That is an excellent formulation, I might steal that!  (As you can tell from my previous post, I steal wonderful phrases all the time.)
2 weeks ago

Tereza Okava wrote:The link I forgot to put in before: just one example of new research indicating how little we know https://www.businessinsider.com/archaeologists-found-previously-undiscovered-settlements-in-the-amazon-2018-3
Terra preta in regions also considered to have been "just wild" seems to discount this idea. We apparently still have a lot to learn, and like Julia says, the sooner we get on this the better!!

Great article! I love the end:

"Many parts of the Americas now thought of as pristine forest are really abandoned gardens," Christopher Fisher, an archaeologist at Colorado State University who was not involved in the study, told The Wall Street Journal.

The Amazon rainforest, once thought of as completely untouched before European colonization except by small bands of hunter-gatherers, may actually have supported a kind of large-scale sustainable agriculture that influences the growth of the forest to this day.

"The forest is an artifact of modification," de Souza, the study's lead author, told The Washington Post. "It has nothing to do with the kind of practice we are seeing nowadays — large-scale, clearing monoculture. These people were combining small-scale agriculture with management of useful tree species. So it was more a sustainable kind of land use."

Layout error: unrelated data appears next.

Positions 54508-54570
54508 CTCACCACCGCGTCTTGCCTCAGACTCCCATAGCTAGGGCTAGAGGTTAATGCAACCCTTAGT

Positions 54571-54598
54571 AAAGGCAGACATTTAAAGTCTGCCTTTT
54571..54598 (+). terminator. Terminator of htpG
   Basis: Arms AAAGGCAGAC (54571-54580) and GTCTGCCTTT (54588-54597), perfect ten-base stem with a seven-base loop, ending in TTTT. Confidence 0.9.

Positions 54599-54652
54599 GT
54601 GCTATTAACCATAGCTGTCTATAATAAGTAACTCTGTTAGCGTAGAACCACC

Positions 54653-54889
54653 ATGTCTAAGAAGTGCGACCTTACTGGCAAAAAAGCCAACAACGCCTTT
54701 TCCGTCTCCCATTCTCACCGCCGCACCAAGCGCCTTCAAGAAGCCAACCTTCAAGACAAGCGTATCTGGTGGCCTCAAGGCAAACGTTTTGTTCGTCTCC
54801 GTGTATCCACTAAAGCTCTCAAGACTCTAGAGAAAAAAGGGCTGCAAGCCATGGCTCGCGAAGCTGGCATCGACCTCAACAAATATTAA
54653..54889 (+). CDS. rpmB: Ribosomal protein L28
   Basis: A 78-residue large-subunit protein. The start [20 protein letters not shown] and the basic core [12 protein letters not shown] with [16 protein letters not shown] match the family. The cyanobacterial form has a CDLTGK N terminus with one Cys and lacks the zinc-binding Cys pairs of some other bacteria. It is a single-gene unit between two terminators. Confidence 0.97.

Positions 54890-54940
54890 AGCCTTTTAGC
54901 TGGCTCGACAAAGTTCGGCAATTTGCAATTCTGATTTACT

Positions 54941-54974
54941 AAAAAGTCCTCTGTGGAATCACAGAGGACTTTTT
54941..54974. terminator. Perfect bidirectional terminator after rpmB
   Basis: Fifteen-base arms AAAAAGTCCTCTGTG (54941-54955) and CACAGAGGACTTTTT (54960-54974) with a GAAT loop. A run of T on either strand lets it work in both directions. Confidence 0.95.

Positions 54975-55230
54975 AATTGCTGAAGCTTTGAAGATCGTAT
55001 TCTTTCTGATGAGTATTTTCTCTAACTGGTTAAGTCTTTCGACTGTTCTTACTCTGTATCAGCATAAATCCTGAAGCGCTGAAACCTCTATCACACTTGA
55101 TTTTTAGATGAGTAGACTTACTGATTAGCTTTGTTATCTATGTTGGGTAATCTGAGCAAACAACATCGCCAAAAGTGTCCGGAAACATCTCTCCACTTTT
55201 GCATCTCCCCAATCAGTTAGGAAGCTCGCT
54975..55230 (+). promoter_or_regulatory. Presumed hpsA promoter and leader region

A lot of environmentalists like the idea of removing humans from places.  I think what we're learning is that humans can make things better as well as making things worse.  One of my favorite permaculture ideas is to stop worrying only about your footprint and start worrying about your handprint.  What can each of us do to maximize photosynthesis?  

I truly think the solution to the world's problems can be found in a garden, if you define garden as land where humans influence how things grow.
2 weeks ago
I'd encourage you to read the article, it's very interesting.  Nobody is saying that humans planted the entire Amazon, the conservative estimate is 12%  Given the lifespan of trees, that's not so hard to imagine.

Another similar lesser known fact is that the "Great Dying" in the Americas after the introduction of European diseases led to such regrowth of forest that it likely caused the mini Ice Age of the late 1500's and early 1600's